Ministers are to launch a back-to-basics drive to improve literacy and numeracy in some of the country's toughest comprehensives.
Schools with large numbers of low achievers are to test out radical changes to the curriculum, increasing time spent on English and maths, possibly at the expense of subjects like history and geography.
Pupils could also be taught several subjects by the same teacher to give them more personalised attention.
The pound;400,000, three-year pilot by the Government's key stage 3 strategy will be introduced in April amid continuing concerns about underachievement in secondaries.
Sixteen secondaries with more than a quarter of 11 and 12-year-olds at level 3 or below in English and maths will test out changes in Years 7, 8 and 9. The schools could receive an estimated pound;20,000 each in support.
Sue Hackman, director of the KS3 strategy, said the moves would be extended if successful.
Many schools already target support at those entering Y7 at level 3 or below in English and maths, organising catch-up lessons in small groups.
But Mrs Hackman said this was difficult in comprehensives with large numbers of underachievers, meaning big changes to the curriculum had to be considered.
Schools would not be told what to do. But one model could be increasing the amount of time spent on literacy and numeracy from three hours a week - the amount recommended by inspectors - to five. Although some of the extra work could be delivered in lessons other than maths, for example using history to work intensively on essay writing, time for foundation subjects would probably have to be cut.
Mrs Hackman said: "My own preference is that schools think more about how they rearrange the curriculum, for example by doing, say, geography one term and history the next.
"Or doing certain kinds of design and technology one year and others another year."
She acknowledged this would be controversial but said radical measures were needed because youngsters who lack the basics lost motivation across all subjects.
"When you're struggling with literacy you need serious attention to remedy the problems," said Mrs Hackman. "I don't think that can be done on the margins of a geography or history lesson."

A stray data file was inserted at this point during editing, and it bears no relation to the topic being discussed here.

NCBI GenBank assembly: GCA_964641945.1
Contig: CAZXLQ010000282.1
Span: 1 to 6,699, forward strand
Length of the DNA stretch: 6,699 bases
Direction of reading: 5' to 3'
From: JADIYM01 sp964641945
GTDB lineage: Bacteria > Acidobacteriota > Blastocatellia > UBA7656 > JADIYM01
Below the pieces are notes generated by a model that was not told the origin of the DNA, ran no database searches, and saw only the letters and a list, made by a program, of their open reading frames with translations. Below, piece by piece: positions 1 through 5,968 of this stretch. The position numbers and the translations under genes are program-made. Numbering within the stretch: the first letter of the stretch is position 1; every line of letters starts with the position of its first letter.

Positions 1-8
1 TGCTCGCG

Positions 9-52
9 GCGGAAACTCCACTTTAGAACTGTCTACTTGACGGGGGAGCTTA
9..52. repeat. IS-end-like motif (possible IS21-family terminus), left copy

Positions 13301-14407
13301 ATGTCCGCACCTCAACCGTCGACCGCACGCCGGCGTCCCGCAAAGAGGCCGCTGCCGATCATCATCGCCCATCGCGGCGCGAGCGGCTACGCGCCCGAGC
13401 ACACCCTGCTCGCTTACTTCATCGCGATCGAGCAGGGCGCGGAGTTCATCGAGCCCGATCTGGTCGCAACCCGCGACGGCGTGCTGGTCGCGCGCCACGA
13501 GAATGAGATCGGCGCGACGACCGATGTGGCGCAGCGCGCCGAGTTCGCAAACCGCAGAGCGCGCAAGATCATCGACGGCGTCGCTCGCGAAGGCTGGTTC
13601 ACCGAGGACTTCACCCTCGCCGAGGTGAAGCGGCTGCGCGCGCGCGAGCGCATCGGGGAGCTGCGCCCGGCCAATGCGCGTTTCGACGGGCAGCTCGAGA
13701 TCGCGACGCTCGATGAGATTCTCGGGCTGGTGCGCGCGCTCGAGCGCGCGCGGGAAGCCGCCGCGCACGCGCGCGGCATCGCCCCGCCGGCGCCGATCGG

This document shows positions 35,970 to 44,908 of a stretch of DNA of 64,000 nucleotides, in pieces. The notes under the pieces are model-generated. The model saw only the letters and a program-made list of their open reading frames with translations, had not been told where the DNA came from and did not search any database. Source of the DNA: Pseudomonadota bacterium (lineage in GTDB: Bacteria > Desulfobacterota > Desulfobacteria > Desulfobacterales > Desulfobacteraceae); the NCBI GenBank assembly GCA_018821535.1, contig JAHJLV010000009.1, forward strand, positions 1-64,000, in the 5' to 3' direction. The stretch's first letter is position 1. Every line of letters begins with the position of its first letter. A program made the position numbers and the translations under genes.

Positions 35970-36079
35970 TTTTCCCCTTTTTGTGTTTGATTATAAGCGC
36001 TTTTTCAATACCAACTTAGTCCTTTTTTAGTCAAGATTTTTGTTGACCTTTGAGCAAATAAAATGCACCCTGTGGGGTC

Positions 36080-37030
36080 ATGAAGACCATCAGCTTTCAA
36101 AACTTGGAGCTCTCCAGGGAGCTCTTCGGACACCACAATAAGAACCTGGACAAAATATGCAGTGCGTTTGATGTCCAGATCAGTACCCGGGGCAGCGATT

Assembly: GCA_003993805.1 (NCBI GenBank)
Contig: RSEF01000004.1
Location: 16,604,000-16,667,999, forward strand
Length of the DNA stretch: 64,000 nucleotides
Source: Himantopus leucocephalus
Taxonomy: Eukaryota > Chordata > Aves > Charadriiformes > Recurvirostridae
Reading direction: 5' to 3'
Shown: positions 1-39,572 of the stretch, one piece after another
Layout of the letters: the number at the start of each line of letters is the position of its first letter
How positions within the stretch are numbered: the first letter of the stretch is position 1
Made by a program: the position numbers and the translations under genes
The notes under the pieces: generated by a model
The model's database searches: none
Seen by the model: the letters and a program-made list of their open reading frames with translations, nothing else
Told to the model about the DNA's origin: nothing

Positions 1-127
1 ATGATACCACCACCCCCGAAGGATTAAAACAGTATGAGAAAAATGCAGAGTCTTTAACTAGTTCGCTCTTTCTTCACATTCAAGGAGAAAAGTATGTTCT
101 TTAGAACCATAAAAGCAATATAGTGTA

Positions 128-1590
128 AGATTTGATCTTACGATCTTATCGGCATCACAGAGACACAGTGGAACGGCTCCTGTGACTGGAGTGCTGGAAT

Schools could also consider one teacher taking, for example, all a pupil's lessons in the sciences or humanities. They would then become familiar with the child's strengths and weaknesses.
The project comes with ministers continuing to express concerns about the long tail of underachievement in secondary schools. A quarter of 11-year-olds failed to reach the expected level in English KS2 tests last year. In maths, the figure was 27 per cent. At KS3, the figures were 31 and 29 per cent respectively.
Ben Walsh, of the Historical Association, said: "I would be very hesistant about anything which marginalises the non-core subjects, such as history and geography, still further.
"I would argue that literacy can be more effectively taught within, for example, history, which can capture pupils' interest, rather than as a stand-alone subject."
PUPILS' PROGRESS WAS THRILLING
St Luke's school, in Southsea, Portsmouth, went on a back-to-basics drive with half of its Years 7 and 8 pupils two years ago and is thrilled with the results.
Pupils achieving levels 2 and 3 in key stage 2 tests for English and maths now have a single teacher for English, maths, science and the humanities.
All of the lessons are in the same classroom.
Great emphasis is placed on literacy, allocated seven out of 25 lessons each week. Even in the humanities, the focus is on using the subjects as a vehicle for reading and writing. Most controversially, the pupils do not have to study a foreign language.
Paul McKeown, deputy head, said there had been a dramatic effect on behaviour as teachers built up stronger relationships with children and also because there was less movement between classrooms. There was also evidence of low-attaining pupils making better-than-expected progress, for example moving from level 2 to 3 in English in one year instead of two.